Tag: Munich Agreement

When Did Churchill Read “Mein Kampf”?

When Did Churchill Read “Mein Kampf”?

Q: Mein Kampf

When did Churchill  first read Mein Kampf, and did he have any ear­ly reac­tion to it?” Of Mein Kampf in his war mem­oirs, he wroe:

…there was no book which deserved more care­ful study from the rulers, polit­i­cal and mil­i­tary, of the Allied Pow­ers. All was there—the pro­gramme of Ger­man res­ur­rec­tion, the tech­nique of par­ty pro­pa­gan­da; the plan for com­bat­ing Marx­ism; the con­cept of a Nation­al-Social­ist State; the right­ful posi­tion of Ger­many at the sum­mit of the world. Here was the new Koran of faith and war: turgid, ver­bose, shape­less, but preg­nant with its message.[1]…

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Fateful Questions: World War II Microcosm (2)

Fateful Questions: World War II Microcosm (2)

Fateful Questions

Fate­ful Ques­tions, Sep­tem­ber 1943-April 1944, nine­teenth of a pro­ject­ed twen­ty-three doc­u­ment vol­umes in the offi­cial biog­ra­phy, Win­ston S. Churchill, is reviewed by his­to­ri­an Andrew Roberts in Com­men­tary. 

These vol­umes com­prise “every impor­tant doc­u­ment of any kind that con­cerns Churchill.” The present vol­ume sets the size record. Fate­ful Ques­tions is 2,752 pages long, rep­re­sent­ing an aver­age of more than eleven pages per day. Yet at $60, it is a tremen­dous bar­gain. Order your copy from the Hills­dale Col­lege Book­store.

Here is an excerpt from my account, “Fresh His­to­ry,” which can be read in its entire­ty at the Hills­dale Col­lege Churchill Project.

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Was WW2 Avoidable?

Was WW2 Avoidable?

con­tin­ued from pre­vi­ous post…

Churchill and the Avoid­able War

Pref­ace

This book exam­ines Churchill’s the­o­ry that “time­ly action” could have forced Hitler to recoil, and a dev­as­tat­ing cat­a­stro­phe avoid­ed. We con­sid­er his pro­pos­als, and the degree to which he pur­sued them. Churchill was both right and wrong. He was right that Hitler could have been stopped. He was wrong in not doing all he could to stop him. The result is a cor­rec­tive to tra­di­tion­al argu­ments, both of Churchill’s crit­ics and defend­ers. Whether the war was avoid­able hangs on these issues.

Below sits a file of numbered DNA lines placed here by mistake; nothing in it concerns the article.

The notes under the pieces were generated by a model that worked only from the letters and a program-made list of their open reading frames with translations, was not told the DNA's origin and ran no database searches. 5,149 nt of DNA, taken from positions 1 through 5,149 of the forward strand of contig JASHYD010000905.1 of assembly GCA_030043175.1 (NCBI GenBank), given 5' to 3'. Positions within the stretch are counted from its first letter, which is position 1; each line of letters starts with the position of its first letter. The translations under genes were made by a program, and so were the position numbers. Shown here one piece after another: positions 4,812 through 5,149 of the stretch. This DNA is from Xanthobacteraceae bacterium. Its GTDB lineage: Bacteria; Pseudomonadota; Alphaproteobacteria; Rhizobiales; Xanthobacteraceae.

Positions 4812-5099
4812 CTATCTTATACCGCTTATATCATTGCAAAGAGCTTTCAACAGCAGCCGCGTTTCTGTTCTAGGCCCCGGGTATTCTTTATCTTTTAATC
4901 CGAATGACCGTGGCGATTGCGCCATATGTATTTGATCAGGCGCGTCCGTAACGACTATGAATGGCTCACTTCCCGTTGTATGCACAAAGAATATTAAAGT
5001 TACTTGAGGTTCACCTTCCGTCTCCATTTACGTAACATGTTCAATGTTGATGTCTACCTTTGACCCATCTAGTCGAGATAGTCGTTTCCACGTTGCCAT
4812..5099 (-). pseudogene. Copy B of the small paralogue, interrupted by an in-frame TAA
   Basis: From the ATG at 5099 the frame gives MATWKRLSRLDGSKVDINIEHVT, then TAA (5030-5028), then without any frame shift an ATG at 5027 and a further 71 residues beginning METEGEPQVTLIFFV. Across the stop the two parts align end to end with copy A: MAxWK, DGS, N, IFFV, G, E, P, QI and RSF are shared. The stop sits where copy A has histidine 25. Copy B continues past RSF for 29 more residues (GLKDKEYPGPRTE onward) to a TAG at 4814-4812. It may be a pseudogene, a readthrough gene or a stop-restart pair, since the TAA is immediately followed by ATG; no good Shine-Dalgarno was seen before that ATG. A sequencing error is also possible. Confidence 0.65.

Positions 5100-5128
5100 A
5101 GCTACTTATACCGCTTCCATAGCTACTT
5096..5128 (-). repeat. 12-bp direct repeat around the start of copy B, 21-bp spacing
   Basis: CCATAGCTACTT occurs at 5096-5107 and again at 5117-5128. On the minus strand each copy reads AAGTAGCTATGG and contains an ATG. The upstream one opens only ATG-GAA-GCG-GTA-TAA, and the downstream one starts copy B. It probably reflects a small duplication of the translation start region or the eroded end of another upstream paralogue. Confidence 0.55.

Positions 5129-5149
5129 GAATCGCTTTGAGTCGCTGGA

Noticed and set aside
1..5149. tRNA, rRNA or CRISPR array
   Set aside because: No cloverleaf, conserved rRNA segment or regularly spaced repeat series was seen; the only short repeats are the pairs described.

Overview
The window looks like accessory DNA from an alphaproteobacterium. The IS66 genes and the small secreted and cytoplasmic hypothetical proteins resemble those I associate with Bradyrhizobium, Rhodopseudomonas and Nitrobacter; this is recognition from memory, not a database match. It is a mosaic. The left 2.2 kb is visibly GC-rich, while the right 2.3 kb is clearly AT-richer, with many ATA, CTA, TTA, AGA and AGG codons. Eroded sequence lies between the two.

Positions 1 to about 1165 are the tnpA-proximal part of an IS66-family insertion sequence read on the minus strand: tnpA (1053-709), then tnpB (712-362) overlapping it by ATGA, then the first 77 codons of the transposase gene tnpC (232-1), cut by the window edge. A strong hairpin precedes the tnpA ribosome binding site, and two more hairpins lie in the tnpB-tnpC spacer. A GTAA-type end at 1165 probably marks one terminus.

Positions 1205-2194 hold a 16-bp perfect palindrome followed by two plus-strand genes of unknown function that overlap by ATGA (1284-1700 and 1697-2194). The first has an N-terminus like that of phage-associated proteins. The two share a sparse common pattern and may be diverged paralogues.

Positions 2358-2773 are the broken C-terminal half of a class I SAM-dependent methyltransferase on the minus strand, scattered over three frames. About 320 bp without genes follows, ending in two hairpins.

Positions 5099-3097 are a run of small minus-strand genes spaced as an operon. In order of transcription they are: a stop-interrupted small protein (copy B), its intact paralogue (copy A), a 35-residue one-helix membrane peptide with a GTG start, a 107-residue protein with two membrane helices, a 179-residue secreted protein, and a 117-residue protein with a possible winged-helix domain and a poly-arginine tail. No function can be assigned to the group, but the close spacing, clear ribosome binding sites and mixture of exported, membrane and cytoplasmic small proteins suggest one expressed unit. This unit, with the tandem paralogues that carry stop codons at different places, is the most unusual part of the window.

Chap­ter 1. Ger­many Arm­ing:  Encoun­ter­ing Hitler, 1930-34

“There is no dif­fi­cul­ty at all in hav­ing cor­dial rela­tions between the peoples….But…

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Announcing “Churchill and the Avoidable War”

Announcing “Churchill and the Avoidable War”

It is proper to consider the lessons of the past as a guide to similar challenges now and in the future. But as Churchill wrote: "Let no one look down on those honourable, well-meaning men whose actions are chronicled in these pages, without searching his own heart, reviewing his own discharge of public duty, and applying the lessons of the past to his future conduct."

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A Fresh Look at the Churchills and Kennedys by Thomas Maier

A Fresh Look at the Churchills and Kennedys by Thomas Maier

When Lions Roar: The Churchills and the Kennedys, by Thomas Maier. New York: Crown Pub­lish­ers, 784 pages, $30, Kin­dle Edi­tion $11.99. Writ­ten for The Churchillian, Spring 2015.

The most touch­ing and durable vision left by Mr. Maier comes toward the end of this long book: the famous White House cer­e­mo­ny in April 1963, as Pres­i­dent Kennedy presents Sir Win­ston Churchill (in absen­tia) with Hon­orary Amer­i­can Citizenship—while from an upstairs win­dow his stroke-silenced father, Joseph P. Kennedy, watch­es close­ly, with heav­en knows what reflections:

What­ev­er thoughts raced through the mind of Joe Kennedy—the ran­cor of the past, the lost oppor­tu­ni­ties of his own polit­i­cal goals, and the trag­ic for­got­ten dreams he had once had for his old­est son, could not be expressed.…

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